On the issue of scalability, he suggested that the challenge at present is cost efficiency. “Cost efficiency will emerge with time. Right now most banks are replicating their institutional banking processes for the SME segment. This involves a lot of physical paper being processed, which does not become viable in the case of smaller loans as the net margins are lower. But with the use of technology, both time and cost will be saved and disbursement of loans to SMEs will automatically become viable.” He concluded that this issue is being resolved by fintechs, NBFCs and banks as well.
Shankar Subramaniam offered yet another perspective, based on Bank of America’s presence in India, “Obviously, the SME segment is not a direct target market for us, due to the capacity in which we operate here. The play for us in that space is more from the supply chain angle, especially if it becomes more institutionalized.”
Manish Kothari conjectured that the biggest pain points for SMEs are the TATs and the lack of transparency in processes. Explaining it from the point of view of a bank, he said, “Where collections are concerned, it is possible to use direct debits or some digitised form of collections. However, documentation in India, as it exists, cannot be easily digitised. So the challenge becomes bringing in efficiency in bits and pieces.” He concluded that ‘press of a button’ lending models are definitely a while away.Emergence of AI
Taking the discussion to another level, Harshit Jain said, “AI is becoming a buzz word and implementation of AI at banks is by knowledge workers. But how open is anyone to go ahead and transfer their knowledge of a system to the bank, knowing that it will eliminate their jobs?” This conflict could impact TATs. However, in today's era of global networks and real-time transactions, AI can play a big role in mitigating risks. In fact, we have built AI-powered platforms for SMEs that can indicate duplicate transactions that alert the promoters when the accountant may be a bad apple. Who is going to pay for such innovation and application of emerging technologies, like AI and APIs, is something that the banks and their customers have to be clear about.
Rajesh Lahori pointed out that AI is helpful up to a level. It runs offline and could determine the credit worthiness of prospects. However, the marketing team has to take over from there and convert the prospects into customers. Agreeing that the architecture of the system as a whole must be revisited, Sachit Sahni added, “There is a philosophy that you can’t digitise on legacy platforms. However, the power of digital should enable the use of all those millions of systems implemented at different times.”The NBFC Perspective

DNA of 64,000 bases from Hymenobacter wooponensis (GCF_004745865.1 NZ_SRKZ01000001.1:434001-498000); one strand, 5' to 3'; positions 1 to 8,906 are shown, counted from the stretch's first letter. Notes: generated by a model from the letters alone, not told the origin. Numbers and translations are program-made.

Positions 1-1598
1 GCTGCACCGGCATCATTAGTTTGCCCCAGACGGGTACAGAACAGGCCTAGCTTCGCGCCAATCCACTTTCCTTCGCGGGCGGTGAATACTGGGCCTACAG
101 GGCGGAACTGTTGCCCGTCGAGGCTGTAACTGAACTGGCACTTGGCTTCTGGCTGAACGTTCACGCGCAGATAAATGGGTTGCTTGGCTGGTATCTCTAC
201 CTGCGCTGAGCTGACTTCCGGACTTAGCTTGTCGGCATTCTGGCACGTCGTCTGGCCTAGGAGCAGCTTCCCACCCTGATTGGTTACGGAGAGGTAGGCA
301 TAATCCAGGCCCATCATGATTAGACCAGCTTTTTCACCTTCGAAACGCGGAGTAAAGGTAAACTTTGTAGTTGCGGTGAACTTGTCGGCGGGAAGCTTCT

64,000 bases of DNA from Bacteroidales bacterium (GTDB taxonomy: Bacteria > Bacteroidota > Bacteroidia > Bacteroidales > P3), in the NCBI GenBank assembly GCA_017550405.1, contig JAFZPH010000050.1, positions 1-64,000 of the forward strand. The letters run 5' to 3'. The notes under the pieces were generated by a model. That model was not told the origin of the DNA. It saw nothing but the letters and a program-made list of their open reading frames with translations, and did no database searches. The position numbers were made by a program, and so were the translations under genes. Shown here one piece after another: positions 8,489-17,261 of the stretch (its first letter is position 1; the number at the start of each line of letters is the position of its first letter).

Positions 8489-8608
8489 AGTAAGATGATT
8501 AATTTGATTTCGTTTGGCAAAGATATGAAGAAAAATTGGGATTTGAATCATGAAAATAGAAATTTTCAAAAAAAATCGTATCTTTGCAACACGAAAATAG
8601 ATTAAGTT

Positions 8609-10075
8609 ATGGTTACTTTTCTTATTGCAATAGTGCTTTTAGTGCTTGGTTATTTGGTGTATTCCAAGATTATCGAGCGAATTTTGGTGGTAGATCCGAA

Lending an NBFC perspective, Sabyasachi Rath recounted, “Our customers are completely different; they belong to the micro, non-corporate business segment. We have to get to know our customers’ businesses at a ground level and stay physically in touch with them. We need a combination of physical and digital skills and infrastructure for success.”
Ongoing Digital Solutions
Towards concluding the discussion, each panelist described their respective bank’s efforts to launch the next great digital innovation that could change the world of SME lending. According to Sumit Gupta, Yes Bank has launched a mobile MSME app, which enables enterprises to track both their assets and liabilities online, allowing them to dynamically review the state of their cash flows and balance sheet. Manish Kothari explained how Kotak Mahindra Bank was working towards creating a model, based on its existing data, that would enable it to immediately inform SMEs who have applied for credit whether it is sanctioned or not. Sabyasachi Rath shared how Essel Finance Business Loans was also looking at reducing the approval intimation time for micro loans (Rs 2-3 lakh) to just about 10 minutes. Harshit Jain highlighted how Nucleus Software's integrated transaction banking suite - FinnAxia - has been helping financial institutions digitise both their back and front end systems, ensuring operational efficiencies and an enhanced end user experience. Sachit Sahni recounted how IndusInd Bank was currently running a project which entailed reviewing every process of the bank to delineate the customer touchpoints so that each of these could enhance the overall customer experience. RBL Bank, Rajesh Lahori mentioned, was also working on digitally fine-tuning its customer experiences and digitising a lot more processes.
From his experience, Vikas Dimri concluded saying, “Let’s not lose perspective of the fact that digitisation is adding value to the world right now. It is not just about automating processes; there’s significant value being added irrespective of how it is implemented.”